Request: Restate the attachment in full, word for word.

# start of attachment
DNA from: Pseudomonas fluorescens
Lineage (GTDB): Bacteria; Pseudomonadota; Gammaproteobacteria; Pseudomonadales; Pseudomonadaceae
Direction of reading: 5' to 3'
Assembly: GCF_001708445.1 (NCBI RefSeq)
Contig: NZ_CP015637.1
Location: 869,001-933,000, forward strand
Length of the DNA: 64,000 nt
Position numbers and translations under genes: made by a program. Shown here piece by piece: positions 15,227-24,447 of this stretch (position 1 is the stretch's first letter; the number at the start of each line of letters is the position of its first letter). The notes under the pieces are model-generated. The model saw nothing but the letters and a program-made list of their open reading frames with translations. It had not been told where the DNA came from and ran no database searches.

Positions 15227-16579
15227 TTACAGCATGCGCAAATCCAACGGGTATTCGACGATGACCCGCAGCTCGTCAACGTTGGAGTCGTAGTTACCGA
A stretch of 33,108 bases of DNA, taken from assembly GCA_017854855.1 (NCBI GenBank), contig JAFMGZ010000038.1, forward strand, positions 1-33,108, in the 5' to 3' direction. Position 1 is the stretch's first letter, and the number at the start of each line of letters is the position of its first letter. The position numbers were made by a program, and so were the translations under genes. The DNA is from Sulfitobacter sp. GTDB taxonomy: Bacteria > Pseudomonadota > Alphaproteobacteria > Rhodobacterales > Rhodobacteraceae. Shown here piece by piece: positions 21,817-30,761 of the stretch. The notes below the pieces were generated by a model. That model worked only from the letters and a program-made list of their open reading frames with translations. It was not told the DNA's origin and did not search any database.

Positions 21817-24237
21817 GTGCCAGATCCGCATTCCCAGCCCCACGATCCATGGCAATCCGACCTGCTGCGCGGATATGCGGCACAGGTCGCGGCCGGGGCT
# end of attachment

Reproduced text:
DNA from: Pseudomonas fluorescens
Lineage (GTDB): Bacteria; Pseudomonadota; Gammaproteobacteria; Pseudomonadales; Pseudomonadaceae
Direction of reading: 5' to 3'
Assembly: GCF_001708445.1 (NCBI RefSeq)
Contig: NZ_CP015637.1
Location: 869,001-933,000, forward strand
Length of the DNA: 64,000 nt
Position numbers and translations under genes: made by a program. Shown here piece by piece: positions 15,227-24,447 of this stretch (position 1 is the stretch's first letter; the number at the start of each line of letters is the position of its first letter). The notes under the pieces are model-generated. The model saw nothing but the letters and a program-made list of their open reading frames with translations. It had not been told where the DNA came from and ran no database searches.

Positions 15227-16579
15227 TTACAGCATGCGCAAATCCAACGGGTATTCGACGATGACCCGCAGCTCGTCAACGTTGGAGTCGTAGTTACCGA
A stretch of 33,108 bases of DNA, taken from assembly GCA_017854855.1 (NCBI GenBank), contig JAFMGZ010000038.1, forward strand, positions 1-33,108, in the 5' to 3' direction. Position 1 is the stretch's first letter, and the number at the start of each line of letters is the position of its first letter. The position numbers were made by a program, and so were the translations under genes. The DNA is from Sulfitobacter sp. GTDB taxonomy: Bacteria > Pseudomonadota > Alphaproteobacteria > Rhodobacterales > Rhodobacteraceae. Shown here piece by piece: positions 21,817-30,761 of the stretch. The notes below the pieces were generated by a model. That model worked only from the letters and a program-made list of their open reading frames with translations. It was not told the DNA's origin and did not search any database.

Positions 21817-24237
21817 GTGCCAGATCCGCATTCCCAGCCCCACGATCCATGGCAATCCGACCTGCTGCGCGGATATGCGGCACAGGTCGCGGCCGGGGCT